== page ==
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A Retreat for Today's Christian Woman

11/19/2007 - 16:41 PST

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“Be still and confess that I am God! I am exalted among the nations, exalted on the earth.” Psalm 46:11

Windridge Solitude is an 83 acre retreat in Lonedell, Missouri that is owned and operated by a new religious community of nuns whose mission is “spiritcare and earthcare.” They seek to balance their lives between the active and contemplative, between solitude and community, and offer their guests the essence of these same gifts where one can truly hear the still, small voice of God.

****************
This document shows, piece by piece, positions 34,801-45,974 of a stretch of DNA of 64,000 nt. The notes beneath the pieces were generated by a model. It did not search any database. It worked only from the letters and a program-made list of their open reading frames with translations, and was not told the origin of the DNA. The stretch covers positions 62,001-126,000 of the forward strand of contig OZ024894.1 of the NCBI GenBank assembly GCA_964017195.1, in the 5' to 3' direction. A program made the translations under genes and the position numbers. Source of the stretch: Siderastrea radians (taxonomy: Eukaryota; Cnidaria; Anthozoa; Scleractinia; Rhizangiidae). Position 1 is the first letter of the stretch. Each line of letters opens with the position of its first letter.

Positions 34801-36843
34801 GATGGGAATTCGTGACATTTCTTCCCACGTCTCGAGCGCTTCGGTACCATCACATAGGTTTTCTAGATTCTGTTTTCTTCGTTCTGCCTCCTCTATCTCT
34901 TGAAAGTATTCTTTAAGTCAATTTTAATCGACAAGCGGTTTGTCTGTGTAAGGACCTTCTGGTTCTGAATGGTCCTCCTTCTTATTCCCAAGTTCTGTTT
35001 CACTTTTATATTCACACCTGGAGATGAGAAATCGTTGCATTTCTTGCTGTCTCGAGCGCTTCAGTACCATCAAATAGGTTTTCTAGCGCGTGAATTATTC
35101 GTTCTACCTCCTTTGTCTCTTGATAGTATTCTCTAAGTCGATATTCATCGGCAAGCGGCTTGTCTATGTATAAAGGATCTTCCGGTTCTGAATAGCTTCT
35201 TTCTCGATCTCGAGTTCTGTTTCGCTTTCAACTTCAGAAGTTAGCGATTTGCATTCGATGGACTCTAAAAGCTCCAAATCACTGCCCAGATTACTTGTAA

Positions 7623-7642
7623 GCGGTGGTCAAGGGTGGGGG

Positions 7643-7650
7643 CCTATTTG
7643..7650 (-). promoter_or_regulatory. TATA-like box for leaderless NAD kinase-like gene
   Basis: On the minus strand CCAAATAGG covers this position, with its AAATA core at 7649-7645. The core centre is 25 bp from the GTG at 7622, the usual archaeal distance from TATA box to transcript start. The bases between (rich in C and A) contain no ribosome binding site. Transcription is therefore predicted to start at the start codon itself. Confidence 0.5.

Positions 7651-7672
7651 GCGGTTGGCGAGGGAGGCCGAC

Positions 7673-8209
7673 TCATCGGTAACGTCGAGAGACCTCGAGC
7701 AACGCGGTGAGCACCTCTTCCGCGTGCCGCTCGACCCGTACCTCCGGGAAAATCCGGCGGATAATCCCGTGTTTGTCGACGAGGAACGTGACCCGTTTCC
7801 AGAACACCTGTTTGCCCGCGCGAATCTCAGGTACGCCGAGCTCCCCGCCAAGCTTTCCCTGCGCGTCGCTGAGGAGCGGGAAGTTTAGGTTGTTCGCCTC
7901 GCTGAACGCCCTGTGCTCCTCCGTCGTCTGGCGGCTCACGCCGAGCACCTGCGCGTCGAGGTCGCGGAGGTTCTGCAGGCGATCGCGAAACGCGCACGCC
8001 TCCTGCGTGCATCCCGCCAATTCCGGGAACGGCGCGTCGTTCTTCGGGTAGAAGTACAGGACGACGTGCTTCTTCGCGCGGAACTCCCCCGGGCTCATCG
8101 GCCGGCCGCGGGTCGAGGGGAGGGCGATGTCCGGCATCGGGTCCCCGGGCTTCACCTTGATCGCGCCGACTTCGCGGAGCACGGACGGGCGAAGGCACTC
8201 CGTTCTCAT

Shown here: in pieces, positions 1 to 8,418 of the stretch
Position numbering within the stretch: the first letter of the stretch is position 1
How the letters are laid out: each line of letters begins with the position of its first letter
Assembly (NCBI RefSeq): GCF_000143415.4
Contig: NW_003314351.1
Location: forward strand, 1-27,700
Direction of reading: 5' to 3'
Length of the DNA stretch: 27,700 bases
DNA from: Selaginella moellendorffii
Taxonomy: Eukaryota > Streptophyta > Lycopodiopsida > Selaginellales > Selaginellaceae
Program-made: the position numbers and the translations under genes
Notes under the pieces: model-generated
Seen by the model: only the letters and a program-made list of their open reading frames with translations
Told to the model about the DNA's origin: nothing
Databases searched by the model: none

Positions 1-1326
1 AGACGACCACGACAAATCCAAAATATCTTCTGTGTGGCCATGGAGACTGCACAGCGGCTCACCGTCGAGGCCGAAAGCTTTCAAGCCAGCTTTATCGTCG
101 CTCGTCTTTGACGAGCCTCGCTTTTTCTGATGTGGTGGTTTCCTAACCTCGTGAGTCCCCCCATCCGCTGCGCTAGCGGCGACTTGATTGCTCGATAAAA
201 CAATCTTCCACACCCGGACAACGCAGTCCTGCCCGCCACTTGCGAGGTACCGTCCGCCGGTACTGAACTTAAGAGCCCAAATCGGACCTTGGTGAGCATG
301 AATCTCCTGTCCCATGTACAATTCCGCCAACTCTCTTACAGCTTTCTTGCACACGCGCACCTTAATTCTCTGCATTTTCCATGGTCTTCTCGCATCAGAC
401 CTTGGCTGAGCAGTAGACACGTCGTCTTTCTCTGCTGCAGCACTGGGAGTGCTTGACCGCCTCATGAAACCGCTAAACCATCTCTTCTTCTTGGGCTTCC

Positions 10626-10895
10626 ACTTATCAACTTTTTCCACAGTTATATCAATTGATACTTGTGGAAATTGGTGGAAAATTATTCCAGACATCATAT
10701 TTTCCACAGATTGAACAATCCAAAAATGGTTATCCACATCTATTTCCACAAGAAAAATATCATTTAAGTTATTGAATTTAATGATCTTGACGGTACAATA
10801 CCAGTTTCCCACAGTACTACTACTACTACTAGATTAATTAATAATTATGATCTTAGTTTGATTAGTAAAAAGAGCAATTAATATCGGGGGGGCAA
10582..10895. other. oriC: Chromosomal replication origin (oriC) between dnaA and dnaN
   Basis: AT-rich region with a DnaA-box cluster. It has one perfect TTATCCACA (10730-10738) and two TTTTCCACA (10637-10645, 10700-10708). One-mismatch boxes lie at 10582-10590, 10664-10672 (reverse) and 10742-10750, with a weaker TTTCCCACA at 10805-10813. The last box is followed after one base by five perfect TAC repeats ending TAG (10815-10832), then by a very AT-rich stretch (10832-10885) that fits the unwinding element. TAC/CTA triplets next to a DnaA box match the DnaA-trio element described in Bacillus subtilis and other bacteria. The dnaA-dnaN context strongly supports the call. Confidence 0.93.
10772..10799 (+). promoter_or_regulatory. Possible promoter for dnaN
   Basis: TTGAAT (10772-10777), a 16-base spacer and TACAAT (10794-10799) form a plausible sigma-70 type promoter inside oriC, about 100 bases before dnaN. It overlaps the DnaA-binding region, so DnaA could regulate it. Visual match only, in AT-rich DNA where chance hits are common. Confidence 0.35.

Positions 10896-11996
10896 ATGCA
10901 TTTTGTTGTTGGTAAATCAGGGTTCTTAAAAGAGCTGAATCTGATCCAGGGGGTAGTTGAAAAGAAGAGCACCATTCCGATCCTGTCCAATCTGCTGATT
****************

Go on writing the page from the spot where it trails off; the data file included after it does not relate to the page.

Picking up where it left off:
Mary, a retired psychologist, and Carolyn, a retired college teacher, tend to the everyday needs at Windridge Solitude. Michelle and Malia are involved in education—the former as a preschool special education teacher and the latter a resource person for teachers with special needs students. Anne Margaret works as a rural carrier substitute at a nearby post office.

These women came into my life in the most providential way. Sister Carolyn had four books to publish and felt that Bezalel was the answer to her prayers. She sent me drafts of each and explained how all the proceeds from these books would be paid directly to the retreat she managed called Windridge Solitude. Along with her daily chores at Windridge, this, too, was to be her contribution. Intrigued, I visited the Windridge website and ultimately accepted her books.